Can oyster growers, an endangered species, and that species' food source co-exist?
According to Mr. Patten's recently published study, yes. His study finds an abundance of "foraging pits" in areas using longlines to grow oysters with burrowing shrimp >10/square meter. In fact, it was only in areas with no shellfish activity the forage pits were in greater density. Further, in a study published in 2007, it noted that "... these large predators [Green Sturgeon] may have performed an important top down control function on shrimp populations in the past when they were more abundant."

Bad conclusion to a good study - there is not a "surplus of foraging habitat". There are lower numbers of Green Sturgeon. It's why they're endangered.
As highlighted in the comments quoted above, sturgeon used to be more abundant. So much so one of the studies believes Green Sturgeon may have both played an important role in controlling shrimp populations and, contrary to Mr. Patten's observations, included shellfish beds in their foraging (something which would seem to support the grower's statement that shellfish beds improve the habitat). One of the stressors which reduced their population has been the past use of the pesticide Carbaryl by shellfish growers. Loss of spawning habitat and over-fishing no doubt also played roles as well. But the important point is the population of Green Sturgeon is not what is was. That is why there appears to be a "surplus of foraging habitat" and, more importantly, why they are considered endangered.

Sunday, August 14, 2016

Imidacloprid in Willapa Bay: Public Relations Effort to Spray Pesticides in Willapa Bay Begins

"Abandon ship!"
Did you have that boat inspected
before you bought it?

Easier to give up than change.
The Chinook Observer has published an article on why Goose Point Oyster (owned by the Nisbet family) is in desperate need to spray imidacloprid onto one of its Willapa Bay oyster beds. With a picture of their farm manager seeming to sink into a pool of quicksand, Dave Nisbet tells a story of why they are abandoning a parcel near the mouth of the Cedar River, done in by a 2" shrimp. Tidelands which were part of a $1.9 million transaction in 2015 which, had they been inspected, may have shown them to be incompatible with Goose Point's growing technique. And perhaps why tidelands at the mouth of a river with clear cut logging within its watershed may not have the firmest sediments.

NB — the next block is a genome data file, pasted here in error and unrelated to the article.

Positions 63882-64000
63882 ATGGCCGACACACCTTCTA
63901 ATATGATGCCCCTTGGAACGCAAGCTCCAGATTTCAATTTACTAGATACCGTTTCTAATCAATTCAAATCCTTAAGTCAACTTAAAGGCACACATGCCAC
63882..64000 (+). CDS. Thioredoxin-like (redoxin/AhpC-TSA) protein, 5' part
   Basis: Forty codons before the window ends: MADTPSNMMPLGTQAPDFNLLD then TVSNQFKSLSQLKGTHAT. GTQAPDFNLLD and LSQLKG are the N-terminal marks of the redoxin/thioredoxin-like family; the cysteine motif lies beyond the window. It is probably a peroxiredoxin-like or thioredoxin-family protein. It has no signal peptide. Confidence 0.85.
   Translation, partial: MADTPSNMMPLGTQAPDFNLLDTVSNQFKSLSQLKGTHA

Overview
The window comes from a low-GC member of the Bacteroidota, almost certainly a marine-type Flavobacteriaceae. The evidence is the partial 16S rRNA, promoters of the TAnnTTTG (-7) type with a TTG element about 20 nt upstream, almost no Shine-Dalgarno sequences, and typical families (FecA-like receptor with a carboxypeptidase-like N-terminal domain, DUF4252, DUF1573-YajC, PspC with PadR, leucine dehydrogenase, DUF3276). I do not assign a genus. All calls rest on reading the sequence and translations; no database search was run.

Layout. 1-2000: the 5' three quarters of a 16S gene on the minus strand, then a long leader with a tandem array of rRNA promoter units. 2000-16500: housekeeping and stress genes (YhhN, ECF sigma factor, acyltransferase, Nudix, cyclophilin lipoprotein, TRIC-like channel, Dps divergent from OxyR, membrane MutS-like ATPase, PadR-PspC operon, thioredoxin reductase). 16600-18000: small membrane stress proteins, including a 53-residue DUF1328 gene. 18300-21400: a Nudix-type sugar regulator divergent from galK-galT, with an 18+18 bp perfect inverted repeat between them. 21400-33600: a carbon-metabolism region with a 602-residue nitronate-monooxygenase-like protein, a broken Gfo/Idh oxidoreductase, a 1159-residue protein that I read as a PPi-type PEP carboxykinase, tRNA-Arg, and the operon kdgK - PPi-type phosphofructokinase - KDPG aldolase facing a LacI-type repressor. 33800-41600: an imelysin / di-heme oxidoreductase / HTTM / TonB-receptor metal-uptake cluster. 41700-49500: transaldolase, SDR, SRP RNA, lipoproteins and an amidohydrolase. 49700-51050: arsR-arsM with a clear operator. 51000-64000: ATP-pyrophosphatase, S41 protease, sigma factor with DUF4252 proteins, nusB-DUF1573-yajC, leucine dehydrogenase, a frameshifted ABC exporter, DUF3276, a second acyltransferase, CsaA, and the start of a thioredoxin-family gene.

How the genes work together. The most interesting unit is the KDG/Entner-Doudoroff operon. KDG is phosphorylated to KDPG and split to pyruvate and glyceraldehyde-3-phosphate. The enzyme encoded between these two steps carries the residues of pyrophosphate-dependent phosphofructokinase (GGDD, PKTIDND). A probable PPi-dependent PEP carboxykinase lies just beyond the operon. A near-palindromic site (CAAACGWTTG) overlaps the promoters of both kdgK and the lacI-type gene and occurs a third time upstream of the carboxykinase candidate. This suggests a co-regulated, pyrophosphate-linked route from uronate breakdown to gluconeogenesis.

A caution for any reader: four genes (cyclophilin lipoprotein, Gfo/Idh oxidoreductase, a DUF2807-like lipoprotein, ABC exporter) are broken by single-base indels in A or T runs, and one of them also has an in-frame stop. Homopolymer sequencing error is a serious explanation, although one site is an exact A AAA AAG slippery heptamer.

Good shrimp, bad shrimp
Good duck, bad duck
Geoduck farming's "happy side": ecosystem services?

"Psst - I think we're giving a mixed message here."
Ironically, the Pacific Shellfish Grower's Association chose to show a diver harvesting geoduck feeding one of the dreaded shrimp to a Scoter, declaring the picture of what they consider to be two of their "pests" the winner of June's ecosystem system photo contest. The winged "pest" is kept off of shellfish beds - and away from the burrowing shrimp - by nets and hazing. Shellfish growers propose to rid the burrowing shrip - the clawed pest - by spraying the pesticide imidacloprid onto the oyster beds, hoping a permit application from the Willapa Grays Harbor Oyster Growers Association (WGHOGA) will be approved by the Department of Ecology. Editorials claim it doesn't kill the shrimp, it just "only makes them susceptible to suffocation." Kind of like propofol and benzodiazepine made Michael Jackson only go into a really really really deep sleep. (See a copy of what the shellfish industry considers to be "pests" by clicking here.)
Good eelgrass, bad eelgrass
It's a weed. No, it's a support.

Irony becomes steely
In the Chinook article, the irony continues to grow as the article points out that on the eastern side of the parcel eelgrass provides "...a support system of roots under the surface that allows oysters to sit above the mud during high tide." This would be eelgrass which WGHOGA, in some cases, is currently spraying with the herbicide imazamox. To be fair, it is not clear whether the eelgrass referred to is the native or non-native. But it is clear Goose Point's Mr. Nisbet speaks highly of the "economic services" it provides to his ability to grow oysters. Not mentioned were the other species which benefit from its ecosystem services.

"Get out of my way
and let me do what I want,
how I want, when I want."

Trust us, we're oyster growers and Willapa Bay is not what you think. We aren't either.